Cherry by Lindsey Rosin
Genre: Contemporary, Romance
Published by: Hot Key Books
Format: ARC e-book
Note: We received this book from the publishers in exchange for an honest review.
This is the story of four friends who decide that before they graduate high school they MUST lose their virginity. They call it ‘The Sex Pact’. The premise in general – the whole we need to have sex by a deadline thing – was the main issue we had with this book. But there are so many pros that make this a real must-read for teenage girls who don’t want to feel ashamed for enjoying sex or don’t feel comfortable talking about sexual content with their own friends. It’s going to give you a dialogue to help understand how you might be feeling about sex, and that in itself is a wonderful thing.
There’s nothing wrong with girls wanting to have sex. The only toxic thing about the premise is the deadline. Why did they feel the need to lose their virginity before college? If you think about it what’s society done to make girls think that if you haven’t had sex before you’re 18 then you’re…what? A freak? The connotations weren’t healthy and potentially damaging. I think if a lot of younger girls decide to start their own ‘Sex Pact’ this could have some serious emotional backlash that this book does not touch on AT ALL.
Lindsey Rosin does not shy away from anything. Literally any experimentation or sexual act is well discussed between the girls. And not in an awkward way. All of the sex scenes are realistic and not overly romanticised – at some points they are down right awkward – and consent is really a key thing, too. This kind of explicitness is exactly what YA books need. Metaphors and vagueness just make us roll our eyes now. Teens have sex. It’s not a weird thing and trying to disguise that with flowery language and the ‘…’ isn’t doing anyone any favours. Books are the perfect place to learn/discover these things in a safe environment. Basically, Cherry is going to be the best sex education you’ll ever get.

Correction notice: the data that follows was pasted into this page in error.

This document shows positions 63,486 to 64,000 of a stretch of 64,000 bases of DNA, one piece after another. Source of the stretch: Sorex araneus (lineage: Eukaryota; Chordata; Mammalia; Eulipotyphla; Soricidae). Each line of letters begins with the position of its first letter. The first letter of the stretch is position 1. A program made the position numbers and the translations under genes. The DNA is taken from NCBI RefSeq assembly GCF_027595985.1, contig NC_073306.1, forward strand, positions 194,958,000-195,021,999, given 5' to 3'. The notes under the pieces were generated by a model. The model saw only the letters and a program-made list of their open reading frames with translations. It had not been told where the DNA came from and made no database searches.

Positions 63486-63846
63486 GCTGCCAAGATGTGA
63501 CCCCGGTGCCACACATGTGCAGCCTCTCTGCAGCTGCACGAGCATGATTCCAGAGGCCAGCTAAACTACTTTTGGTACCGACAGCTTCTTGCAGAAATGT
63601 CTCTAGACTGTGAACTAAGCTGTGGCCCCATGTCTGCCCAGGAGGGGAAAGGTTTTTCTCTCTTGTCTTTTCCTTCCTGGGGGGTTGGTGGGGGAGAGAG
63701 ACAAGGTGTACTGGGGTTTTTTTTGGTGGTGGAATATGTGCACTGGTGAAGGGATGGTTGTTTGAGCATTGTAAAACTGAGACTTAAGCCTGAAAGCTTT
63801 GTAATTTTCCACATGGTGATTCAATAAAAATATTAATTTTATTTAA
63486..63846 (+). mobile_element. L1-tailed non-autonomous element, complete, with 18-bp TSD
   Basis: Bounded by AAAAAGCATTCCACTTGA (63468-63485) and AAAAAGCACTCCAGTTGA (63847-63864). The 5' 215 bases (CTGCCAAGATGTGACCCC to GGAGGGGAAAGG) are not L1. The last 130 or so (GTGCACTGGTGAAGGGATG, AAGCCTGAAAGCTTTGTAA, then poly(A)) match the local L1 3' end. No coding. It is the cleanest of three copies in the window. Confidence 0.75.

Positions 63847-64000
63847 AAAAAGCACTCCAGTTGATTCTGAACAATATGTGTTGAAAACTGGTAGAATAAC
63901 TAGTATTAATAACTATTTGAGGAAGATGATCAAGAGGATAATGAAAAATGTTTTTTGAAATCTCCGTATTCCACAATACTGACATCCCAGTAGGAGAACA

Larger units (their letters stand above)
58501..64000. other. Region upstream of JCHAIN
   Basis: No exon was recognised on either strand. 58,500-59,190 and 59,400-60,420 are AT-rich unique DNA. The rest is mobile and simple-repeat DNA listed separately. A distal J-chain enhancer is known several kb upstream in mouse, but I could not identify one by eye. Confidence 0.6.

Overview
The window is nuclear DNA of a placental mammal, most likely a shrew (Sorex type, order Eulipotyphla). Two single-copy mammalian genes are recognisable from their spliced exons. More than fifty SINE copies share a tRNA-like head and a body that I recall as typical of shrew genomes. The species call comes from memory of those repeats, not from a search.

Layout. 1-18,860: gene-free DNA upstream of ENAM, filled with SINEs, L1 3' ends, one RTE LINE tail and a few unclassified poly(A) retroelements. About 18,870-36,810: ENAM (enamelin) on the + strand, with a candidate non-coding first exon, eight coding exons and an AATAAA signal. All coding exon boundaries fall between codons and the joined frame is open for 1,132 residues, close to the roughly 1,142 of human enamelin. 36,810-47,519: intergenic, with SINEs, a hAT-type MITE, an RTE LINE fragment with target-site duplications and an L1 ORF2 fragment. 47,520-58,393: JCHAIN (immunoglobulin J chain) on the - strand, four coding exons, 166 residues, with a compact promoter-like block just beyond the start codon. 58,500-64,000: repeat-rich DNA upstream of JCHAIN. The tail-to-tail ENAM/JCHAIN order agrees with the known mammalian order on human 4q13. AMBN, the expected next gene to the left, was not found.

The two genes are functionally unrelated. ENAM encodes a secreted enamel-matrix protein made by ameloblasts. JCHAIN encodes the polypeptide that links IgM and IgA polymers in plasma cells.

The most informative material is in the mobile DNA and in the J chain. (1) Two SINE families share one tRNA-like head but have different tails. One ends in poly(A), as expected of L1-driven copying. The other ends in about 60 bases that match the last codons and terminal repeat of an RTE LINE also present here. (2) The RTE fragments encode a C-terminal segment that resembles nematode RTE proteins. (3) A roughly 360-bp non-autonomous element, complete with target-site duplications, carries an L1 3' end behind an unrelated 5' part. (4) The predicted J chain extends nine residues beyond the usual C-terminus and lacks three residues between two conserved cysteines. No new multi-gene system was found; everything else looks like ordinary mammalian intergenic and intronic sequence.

Things to take away from Cherry:
- Sexual activity is not something you should be afraid to talk about. Also, girls can like sex! We really liked how the emphasis was on them rather than what others thought of them for having sex.
- Only have sex when you’re ready. Deadlines are stupid.
- Friends are always there to talk to. Whether you feel comfortable talking about it or not, your friends will always listen. But on the other hand, it’s perfectly fine to be private about your sex life.
The actual writing
While the subject matter was important, the writing itself was a little lacking. The book starts out with super long and laboured descriptions of their frozen yogurt choices and how that reflects the girls’ personality. But the author doesn’t let you come to your own conclusions about Zoe having vanilla. That should be enough, but then Rosin feels the need to tell you that she’s a cautious, sensible, unadventurous character. Duh!
At the beginning it was hard to imagine the girls as 18. Sharing yogurt and giggling over boys seems a bit ‘middle school’ and the fact they’d gone through ten or so years of friendship without ever bringing up sex was the most unrealistic thing about this book.
We also felt like the story was lacking a bit of emotion. There were a few standout scenes but the girls weren’t really talking to each other about their feelings more than whether or not they enjoyed the sex they were having. Also, everything beyond sex wasn’t discussed – like Layla always wanting to plan things, and Emma’s fear of university – making the girls feel 2D with nothing but sex on the brain.
Cherry is a blunt, fresh perspective, but it’s not perfect by any means. What it lacked in character exploration it made up for in realism. It’s Sex and the City for 18 year olds, with froyo instead of Cosmopolitans.